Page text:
Emily Kirkland's return to New Zealand to care for her father Felix, who has developed dementia, has some unexpected consequences. She is able to deepen their previously distant relationship, but distressingly he seems emotionally caught up with a tragic event from twenty five years earlier when neighbour and friend Leah Parata went missing in the bush and was never found. Just what was it about Leah's disappearance that could be causing Felix - a rural GP - so much angst?
Set in the shadows of the Ruahine Ranges, this multi-layered story weaves a small-town mystery with an empathetic and insightful understanding of dementia.
Everyone enjoyed this book. Relatable well formed characters, great story line, complex on many levels but easy to read. The book dealt with hard topics, dementia, Huntington's disease and relationship breakdown in a sympathetic way. Generated indepth discussion.
A great first book for our group - all finished it, and it provided lots of discussion around the reality of the relationships within the book. Lots of our group had personal connections with the content, or location of the setting.
Most really enjoyed this book but a couple found it too depressing. Everyone else agreed that it was very well-written and opened up a big discussion re the implications of dementia.
We all loved this book. The issues of developing dementia and of hereditary illness were so thoughtfully told and with such insight. A delightful, interesting read!
Everyone felt this was a very engaging read. The book was very well-written and everyone in our group seemed to have a personal connection to the subject matter. Very thought provoking and discussion was lively and insightful.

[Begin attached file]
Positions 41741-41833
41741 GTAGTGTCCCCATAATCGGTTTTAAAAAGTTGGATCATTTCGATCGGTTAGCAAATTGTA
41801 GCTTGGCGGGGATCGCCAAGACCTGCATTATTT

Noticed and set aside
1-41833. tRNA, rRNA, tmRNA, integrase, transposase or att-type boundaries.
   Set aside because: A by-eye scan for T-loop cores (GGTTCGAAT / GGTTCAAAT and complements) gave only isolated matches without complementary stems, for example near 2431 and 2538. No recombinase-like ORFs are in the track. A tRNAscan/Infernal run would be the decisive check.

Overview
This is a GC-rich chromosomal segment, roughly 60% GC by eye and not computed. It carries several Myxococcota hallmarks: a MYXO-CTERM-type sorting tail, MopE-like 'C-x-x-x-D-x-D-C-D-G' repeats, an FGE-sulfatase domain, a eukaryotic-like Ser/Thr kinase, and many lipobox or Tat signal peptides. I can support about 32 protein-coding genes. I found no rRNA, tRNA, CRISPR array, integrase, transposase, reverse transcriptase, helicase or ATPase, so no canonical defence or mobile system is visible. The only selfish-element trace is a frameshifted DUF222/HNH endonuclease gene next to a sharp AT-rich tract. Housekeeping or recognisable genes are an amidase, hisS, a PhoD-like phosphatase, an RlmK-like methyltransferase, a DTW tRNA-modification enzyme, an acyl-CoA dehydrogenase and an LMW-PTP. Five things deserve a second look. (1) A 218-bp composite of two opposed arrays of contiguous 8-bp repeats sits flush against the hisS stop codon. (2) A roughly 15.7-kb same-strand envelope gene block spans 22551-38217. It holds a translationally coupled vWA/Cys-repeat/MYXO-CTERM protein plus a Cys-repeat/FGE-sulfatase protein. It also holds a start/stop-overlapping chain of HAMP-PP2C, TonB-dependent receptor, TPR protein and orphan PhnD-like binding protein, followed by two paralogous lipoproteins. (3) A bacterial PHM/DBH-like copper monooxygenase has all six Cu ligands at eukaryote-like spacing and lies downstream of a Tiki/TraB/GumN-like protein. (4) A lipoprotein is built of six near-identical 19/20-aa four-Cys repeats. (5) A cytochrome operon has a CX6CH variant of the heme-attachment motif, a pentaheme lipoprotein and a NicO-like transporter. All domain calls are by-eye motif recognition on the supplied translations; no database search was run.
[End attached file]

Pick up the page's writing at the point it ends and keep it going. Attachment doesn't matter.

We all absolutely LOVED this book - and a great discussion followed. Such a recent work with all the key components of good writing - plot, setting, characters, themes. Several of us could relate to that part of N.Z.
We all thought this was a very satisfying choice. Well-written, good plotting, and very real characters, set in a believable very small town. Felix's dementia and the reactions of his children were beautifully depicted - most of the group could relate to this scenario.
Enjoyed by all members. Particularly the NZ setting. The topics were very current and handled well. Our discussions could identify many personal experiences of the family relationships. We felt that the author had a very good perception of the behaviour of people with dementia and managed that care well whilst preserving the relationship of child/parent with dignity. The author wove the interactions with minor characters into the story line reflecting the NZ community very cleverly. Many of us were left wanting to read more of her books.
Loved by all. We appreciated the complex character portrayals that all rang 'true'. Few of us predicted the ending, but were grateful for no loose ends. We enjoyed that it reflected Kiwi life...apart from tomato 'ketchup' rather than sauce. Most left the meeting preparing to read more Charity Norman.
We all enjoyed this very readable, gripping and insightful book about a subject that, sadly, is close to all our hearts. Probably one of our favourites - we'll definitely look for more by this author.
We all enjoyed this book. Challenging, wonderfully descriptive, clever plot and educational.
Everyone felt it was an easy read, and read through it quickly. They enjoyed the storyline, and the insight into dementia was well thought out. Informative and interesting. A great enjoyable read. A number of readers would like to read more books by the author.
Really enjoyed this book. Well structured mystery. Atmospheric, and really evocative of N.Z. mountain villages.
We all enjoyed this book. It's a gripping narrative with well-developed characters and very good descriptions of the rural setting, bush and mountains. Norman writes well and deals with big issues - Alzheimers, Huntington's chorea and mercy killing -with sensitivity and compassion.
Readable and engaging. Description of 'place' was well done.
Universal approval of this book.